Illicit Chinese Cigarettes, an Italian Warehouse, and a Mysterious Libyan “Friend”
The port of Salerno, near Naples in Italy.
Marko Beric/Alamy Stock Photo
When Italian financial police wiretapped a group of would-be cigarette smugglers, they kept picking up references to a mysterious man who seemed to be working with them.
The man, variously referred to in the 2016 police transcripts as “Raduan” or “Radwan,” was mentioned as someone who could help them with “the items” and deal with paperwork. At the time, they were preparing to pull off a smuggling scam that involved moving a shipping container from Italy to Libya.
The Guardia di Finanza never identified the mystery man, even though they briefly recorded him speaking with one of the alleged smugglers. But reporters managed to track him down starting with clues from the wiretaps.
They finally reached Rodwan Omar Ahmed Elmagrebi on the phone at his office, which happened to be next door to the warehouse in Naples where the contraband cigarettes had been stored.
Elmagrebi denied any role in the plot to smuggle the smokes, which had been manufactured in a Romanian factory owned by a subsidiary of the state-owned China National Tobacco Corporation.
In fact, he said, his Muslim beliefs prevented him from even smoking a cigarette, much less moving a shipment.
“My company has never transported even one pack of cigarettes,” he said. “Not one packet! Not even one in my suitcase for someone who asked me for a gift. I’d buy you chocolate or something else instead, but not a cigarette.”
Reporters found Elmagrebi by following a trail of clues dropped by Raffaele Truglio, who was caught on tape frequently boasting that his Libyan friend “Radwan” or “Raduan” — as police transcribed it — had high-level connections and “introduced us to many, many politicians.” Truglio even compared his friend’s stature to that of former Italian Premier Silvio Berlusconi.
In the wiretapped conversations, Truglio had briefly mentioned that he owned a company in Romania.
An exhaustive search of the Romanian company register turned up a transport firm that echoed Truglio’s first name and listed him as owner. Raffael Logistica Trasporti was based in Călărași, a town 100 km east of the Romanian capital, Bucharest.
There was one other company registered at the same address — and it was owned by a Libyan national named Rodwan Elmagrebi.
The building doesn’t look much like a corporate headquarters. On the day a reporter visited, the dirty apartment complex was ripe with smells of garbage and mold.
The owner of the apartment where the company was registered turned out to be a Romanian who had worked for Truglio as a truck driver in the early 2000s.
The man said that Truglio and Elmagrebi appeared on his doorstep in 2015 and asked to stay for a while. While there, they set up a company. He said he had no idea his guests were doing anything wrong.
“I never saw anything dubious about him. I am surprised about what you are telling me — if he had connections to criminals,” he said of Truglio. “I consider him like my own father.”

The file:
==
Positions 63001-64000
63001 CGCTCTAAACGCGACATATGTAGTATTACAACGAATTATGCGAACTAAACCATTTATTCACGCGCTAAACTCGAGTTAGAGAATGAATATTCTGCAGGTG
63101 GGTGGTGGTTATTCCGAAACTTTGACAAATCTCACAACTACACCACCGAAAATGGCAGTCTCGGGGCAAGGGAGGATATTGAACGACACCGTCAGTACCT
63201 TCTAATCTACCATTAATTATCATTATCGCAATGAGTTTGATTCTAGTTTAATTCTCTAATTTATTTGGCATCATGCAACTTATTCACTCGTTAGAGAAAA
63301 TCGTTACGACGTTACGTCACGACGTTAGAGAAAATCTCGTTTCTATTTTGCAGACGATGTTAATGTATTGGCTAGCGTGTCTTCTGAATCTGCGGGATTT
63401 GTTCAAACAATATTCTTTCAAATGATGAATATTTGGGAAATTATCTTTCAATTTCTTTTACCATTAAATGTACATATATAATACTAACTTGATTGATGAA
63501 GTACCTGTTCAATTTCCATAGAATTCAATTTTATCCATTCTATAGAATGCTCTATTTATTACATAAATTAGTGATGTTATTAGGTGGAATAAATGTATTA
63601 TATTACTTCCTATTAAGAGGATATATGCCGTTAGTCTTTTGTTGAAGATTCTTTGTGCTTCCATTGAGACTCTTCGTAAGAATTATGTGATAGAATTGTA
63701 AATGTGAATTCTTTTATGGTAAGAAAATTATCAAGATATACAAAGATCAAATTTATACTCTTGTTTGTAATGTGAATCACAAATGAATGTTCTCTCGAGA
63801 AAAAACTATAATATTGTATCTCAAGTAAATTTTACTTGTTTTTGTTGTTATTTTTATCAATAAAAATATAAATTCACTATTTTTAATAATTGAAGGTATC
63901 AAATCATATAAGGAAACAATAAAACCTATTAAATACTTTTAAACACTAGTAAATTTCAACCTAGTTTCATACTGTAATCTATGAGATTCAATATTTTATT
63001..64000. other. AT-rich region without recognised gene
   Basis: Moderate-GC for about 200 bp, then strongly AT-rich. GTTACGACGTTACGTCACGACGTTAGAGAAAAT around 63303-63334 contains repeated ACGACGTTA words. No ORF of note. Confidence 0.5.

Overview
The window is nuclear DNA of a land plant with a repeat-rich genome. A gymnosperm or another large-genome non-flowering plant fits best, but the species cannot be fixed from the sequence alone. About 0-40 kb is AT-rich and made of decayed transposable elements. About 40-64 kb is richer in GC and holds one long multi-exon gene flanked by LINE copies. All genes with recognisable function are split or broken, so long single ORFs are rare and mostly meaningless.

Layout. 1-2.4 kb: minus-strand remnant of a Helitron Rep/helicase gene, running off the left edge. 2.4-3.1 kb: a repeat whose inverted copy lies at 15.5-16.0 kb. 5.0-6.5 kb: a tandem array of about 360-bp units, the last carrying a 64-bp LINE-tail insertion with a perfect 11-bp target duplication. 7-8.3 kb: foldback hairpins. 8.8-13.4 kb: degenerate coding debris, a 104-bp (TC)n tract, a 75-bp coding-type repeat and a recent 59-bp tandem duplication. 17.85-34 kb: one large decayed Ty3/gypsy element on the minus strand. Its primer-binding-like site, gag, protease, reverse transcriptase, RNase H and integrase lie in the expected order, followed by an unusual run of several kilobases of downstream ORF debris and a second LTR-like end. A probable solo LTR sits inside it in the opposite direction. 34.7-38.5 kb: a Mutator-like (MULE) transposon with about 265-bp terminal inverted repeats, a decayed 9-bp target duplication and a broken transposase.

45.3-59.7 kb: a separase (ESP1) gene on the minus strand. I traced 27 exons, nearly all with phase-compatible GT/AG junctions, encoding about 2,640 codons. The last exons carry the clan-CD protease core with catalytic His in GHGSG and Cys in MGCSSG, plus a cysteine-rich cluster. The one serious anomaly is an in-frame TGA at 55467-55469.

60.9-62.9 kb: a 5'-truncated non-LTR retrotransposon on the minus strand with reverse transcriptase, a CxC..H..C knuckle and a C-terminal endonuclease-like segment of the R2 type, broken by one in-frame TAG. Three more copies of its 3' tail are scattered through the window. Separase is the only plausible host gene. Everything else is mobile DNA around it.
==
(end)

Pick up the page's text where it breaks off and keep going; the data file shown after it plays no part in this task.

The former driver said he didn’t know much about Truglio’s Libyan partner.
“Rodwan came along with Truglio and made the company,” the man added. “Rodwan said he was bringing the goods from Libya. Like a transportation company, logistics.”
That Romanian company was just a sideline to Elmagrebi’s main business: a transport firm specializing in sea routes from Italy to Libya. The headquarters of his Blue Lines SRL, as well as another firm he owns, Argan Logistics, sit next to the same warehouse in Naples that Truglio used to store the smuggled cigarettes.
Truglio was right that his friend had high-level connections.
Elmagrebi’s Facebook profile shows him meeting in December 2020 with Libya’s current ambassador to Italy “to discuss some of the problems of shipping from Italian ports to Libyan ports.” His posts have also been shared by Italy’s former ambassador to Libya, Giuseppe Perrone, currently serving as the ambassador to Iran.
(Asked about his relationship with Elmagrebi, Perrone said he did not know him and had only shared the post because it related to “a little girl of Libyan citizenship suffering from a serious disease that was cured in Italy.”)
On his Facebook page, Elmagrebi also advertises Blue Lines’ schedule of departures to the Libyan port of Khoms, and posts photographs of vessels he can help customers book passage on.
A recent Facebook post advertising a Blue Lines shipment from Italy to Libya.
One of them is the Zeran — the same ship, owned by Messina Line, the smugglers used to send their fake container of cigarettes to Libya.
On the phone, Elmagrebi touted the success of Blue Lines — “90 percent of the shipping between Italy and Libya goes through us,” he said — but stressed that his cargo did not include contraband cigarettes.
Elmagrebi also denied owning a company in Romania. But he waxed warmly about his friend, Truglio, who is now in jail awaiting the second stage of his trial for his alleged role in the cigarette smuggling scam.
Elmagrebi added that Truglio’s son had called him the previous week to ask a favor: a job for his father upon release.
“I told him that if he wants to come and work at my place in the morning, I will accept him if the judges give him permission,” said Elmagrebi. “Because I’ll tell you the truth, I came here to Italy in 2011 after the war and he treated me like a son. I have never seen Truglio do anything wrong.”